Standard of Care Leads to Underdiagnosis of CDI


A study of hospitalized patients with diarrhea found that collecting stool samples and testing all of them identified almost 30% more cases of C. diff than the standard of care.

Standard-of-care testing practices likely underestimate the incidence of Clostridioides difficile infection, according to a recent study.

The study, published in Emerging Infectious Diseases, included hospitalized patients aged 50 or older with diarrhea in Louisville, Kentucky, from Oct. 14, 2019, to Oct. 13, 2020. Surveillance was paused from April 12 to Aug. 16, 2020, because of COVID-19 restrictions.

Clostridioides difficile (C diff) is a bacterium that can lead to life-threatening diarrhea, and the CDC has identified it as an urgent public health threat,” the study’s lead author, Julio Ramirez, MD, chief scientific officer at Norton Infectious Diseases Institute, told Contagion. “Typically, physicians order a C diff test for hospitalized patients with diarrhea when they suspect a C diff infection. However, in our study, we collected stool samples from all hospitalized patients with diarrhea and tested them for C diff allowing us to identify almost 30% more cases of C diff than physicians alone.”

The study included 1541 incident diarrhea cases per 85,719 before the pause. Standard-of-care stool specimens were collected from 680 patients, or 79.3 per 10,000 patient-days. Study specimens were collected from 1047 patients or 122.1 per 10,000 patient-days. After the pause, investigators identified 319 incident diarrhea cases, and study specimens were collected in 144 participants.

Stool samples were screened with a rapid test and those that were glutamate dehydrogenase (GDH)‒positive or GDH-negative/toxin-positive were sent to a Pfizer lab for a PCR nucleic acid amplification testing. Those that were NAAT positive underwent cell cytotoxicity neutralization assay (CCNA) testing. After the pause, all samples were sent to the lab for further testing.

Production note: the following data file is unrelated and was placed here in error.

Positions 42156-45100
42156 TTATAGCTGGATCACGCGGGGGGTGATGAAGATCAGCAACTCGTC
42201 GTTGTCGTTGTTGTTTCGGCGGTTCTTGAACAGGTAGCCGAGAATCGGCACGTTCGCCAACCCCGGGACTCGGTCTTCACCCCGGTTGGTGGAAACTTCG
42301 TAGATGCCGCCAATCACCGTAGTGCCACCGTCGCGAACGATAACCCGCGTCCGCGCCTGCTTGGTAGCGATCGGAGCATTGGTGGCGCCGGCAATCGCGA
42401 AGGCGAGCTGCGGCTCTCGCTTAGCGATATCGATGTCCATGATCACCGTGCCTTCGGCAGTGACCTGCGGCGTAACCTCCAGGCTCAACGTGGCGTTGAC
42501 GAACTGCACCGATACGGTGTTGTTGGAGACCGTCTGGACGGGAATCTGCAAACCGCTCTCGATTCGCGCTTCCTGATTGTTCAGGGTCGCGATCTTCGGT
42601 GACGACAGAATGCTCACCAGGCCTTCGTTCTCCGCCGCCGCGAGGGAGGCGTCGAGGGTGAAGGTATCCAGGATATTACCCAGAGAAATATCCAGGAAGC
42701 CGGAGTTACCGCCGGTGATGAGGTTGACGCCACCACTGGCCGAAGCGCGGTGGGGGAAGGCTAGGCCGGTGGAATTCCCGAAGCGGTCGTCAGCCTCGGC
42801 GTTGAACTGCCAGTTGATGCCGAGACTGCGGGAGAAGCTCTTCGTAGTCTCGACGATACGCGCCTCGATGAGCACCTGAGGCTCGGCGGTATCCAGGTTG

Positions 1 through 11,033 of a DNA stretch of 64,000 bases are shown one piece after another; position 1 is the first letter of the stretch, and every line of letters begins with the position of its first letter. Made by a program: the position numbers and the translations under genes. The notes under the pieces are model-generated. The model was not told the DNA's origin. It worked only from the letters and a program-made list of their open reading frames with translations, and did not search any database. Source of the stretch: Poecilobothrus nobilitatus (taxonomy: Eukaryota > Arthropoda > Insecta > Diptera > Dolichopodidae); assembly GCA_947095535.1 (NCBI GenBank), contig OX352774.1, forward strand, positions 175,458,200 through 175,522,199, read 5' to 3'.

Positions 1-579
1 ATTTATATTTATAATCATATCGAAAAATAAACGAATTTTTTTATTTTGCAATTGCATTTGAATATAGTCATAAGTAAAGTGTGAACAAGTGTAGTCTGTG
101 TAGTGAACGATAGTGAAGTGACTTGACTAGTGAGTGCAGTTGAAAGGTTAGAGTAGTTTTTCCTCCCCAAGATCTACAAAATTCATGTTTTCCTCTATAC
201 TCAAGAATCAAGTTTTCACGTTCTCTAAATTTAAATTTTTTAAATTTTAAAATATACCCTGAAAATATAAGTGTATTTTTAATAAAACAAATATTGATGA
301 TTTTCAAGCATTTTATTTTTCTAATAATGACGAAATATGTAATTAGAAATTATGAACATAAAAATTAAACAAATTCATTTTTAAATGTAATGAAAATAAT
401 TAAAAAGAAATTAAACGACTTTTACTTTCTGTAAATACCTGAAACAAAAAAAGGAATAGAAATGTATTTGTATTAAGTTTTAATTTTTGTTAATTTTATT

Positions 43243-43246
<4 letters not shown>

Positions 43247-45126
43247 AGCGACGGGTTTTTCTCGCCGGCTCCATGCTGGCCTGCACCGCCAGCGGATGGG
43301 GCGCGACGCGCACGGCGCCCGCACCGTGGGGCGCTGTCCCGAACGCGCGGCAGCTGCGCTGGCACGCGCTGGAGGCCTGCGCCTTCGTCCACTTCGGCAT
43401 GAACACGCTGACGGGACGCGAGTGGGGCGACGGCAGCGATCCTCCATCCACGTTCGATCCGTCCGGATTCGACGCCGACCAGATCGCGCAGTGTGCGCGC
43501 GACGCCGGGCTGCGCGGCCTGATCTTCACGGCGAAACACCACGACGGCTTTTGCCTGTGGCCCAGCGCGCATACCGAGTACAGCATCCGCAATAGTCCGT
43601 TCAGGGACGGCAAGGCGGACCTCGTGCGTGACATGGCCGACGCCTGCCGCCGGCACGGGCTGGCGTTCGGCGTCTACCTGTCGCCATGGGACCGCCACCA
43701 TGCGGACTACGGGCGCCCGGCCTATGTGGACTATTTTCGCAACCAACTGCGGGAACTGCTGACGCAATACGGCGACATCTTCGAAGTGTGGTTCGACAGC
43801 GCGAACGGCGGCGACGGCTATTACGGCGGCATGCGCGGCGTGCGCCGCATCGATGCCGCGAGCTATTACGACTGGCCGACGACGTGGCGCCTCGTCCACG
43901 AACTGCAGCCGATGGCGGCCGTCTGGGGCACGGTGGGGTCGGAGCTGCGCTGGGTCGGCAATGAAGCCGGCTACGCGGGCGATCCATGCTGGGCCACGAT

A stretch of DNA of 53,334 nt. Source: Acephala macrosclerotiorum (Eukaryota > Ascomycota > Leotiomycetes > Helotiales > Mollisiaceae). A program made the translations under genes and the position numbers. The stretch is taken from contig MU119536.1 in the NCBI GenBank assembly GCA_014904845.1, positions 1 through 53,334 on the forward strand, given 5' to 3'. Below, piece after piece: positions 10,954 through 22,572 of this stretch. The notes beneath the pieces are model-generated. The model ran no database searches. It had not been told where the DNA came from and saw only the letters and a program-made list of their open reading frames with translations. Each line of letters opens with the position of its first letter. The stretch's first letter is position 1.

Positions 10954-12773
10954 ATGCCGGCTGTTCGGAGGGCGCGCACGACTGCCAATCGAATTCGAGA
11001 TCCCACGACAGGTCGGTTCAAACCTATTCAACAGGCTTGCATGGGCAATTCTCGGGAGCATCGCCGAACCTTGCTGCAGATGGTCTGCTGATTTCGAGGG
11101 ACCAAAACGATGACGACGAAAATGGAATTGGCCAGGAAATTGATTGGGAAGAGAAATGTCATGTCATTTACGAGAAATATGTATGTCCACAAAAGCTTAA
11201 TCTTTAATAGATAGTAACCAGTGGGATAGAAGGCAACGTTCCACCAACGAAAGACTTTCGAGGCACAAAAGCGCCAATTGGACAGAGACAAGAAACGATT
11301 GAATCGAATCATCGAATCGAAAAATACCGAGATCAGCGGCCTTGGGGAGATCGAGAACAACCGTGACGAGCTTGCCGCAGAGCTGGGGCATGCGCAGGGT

“Our findings have significant implications for the CDC's efforts to determine the true burden of C diff in the USA,” Ramirez said. “By testing all cases of diarrhea, we were able to provide more realistic data about the prevalence of C diff, which can help guide public health interventions and resource allocation.”

The study found 154 CDI cases per 100,000 population/year, compared with 121 identified by the standard of care among participants aged 50 and older. CDI incidence increased with age, to 226/100,000 population/year among those aged 65 and older and 334/100,000 population/year among those 75 and older. After sensitivity analysis accounting for specimens that were not NAAT/CCNA tested, CDI incidence rates were 202 cases/100,000 population/year among those aged 50 and older, 296 among those aged 65 years and older and 438 among those aged 75 and older.

The study’s CDI incidence was 44% higher than cases reported in the CDC EIP CDI surveillance system in 2019, and 24.4% more hospitalized primary CDI case-patients were identified by the study than by standard-of-care testing.

“Clinicians should be vigilant about the possibility of C diff infection in hospitalized patients with diarrhea and maintain a low threshold for suspicion,” Ramirez said. “Early diagnosis, appropriate treatment and optimal infection control measurements can improve patient outcomes and prevent the spread of the infection.”

Among hospitalized patients with CDI, about one-fifth had pseudomembranous colitis, one-third were admitted to intensive care units and one-fifth died within 90 days.

“Ultimately, the development of a successful C diff vaccine should be a priority to prevent C diff infections and reduce the significant burden of disease associated with this bacterium,” Ramirez said.

Recent Videos
© 2024 MJH Life Sciences

All rights reserved.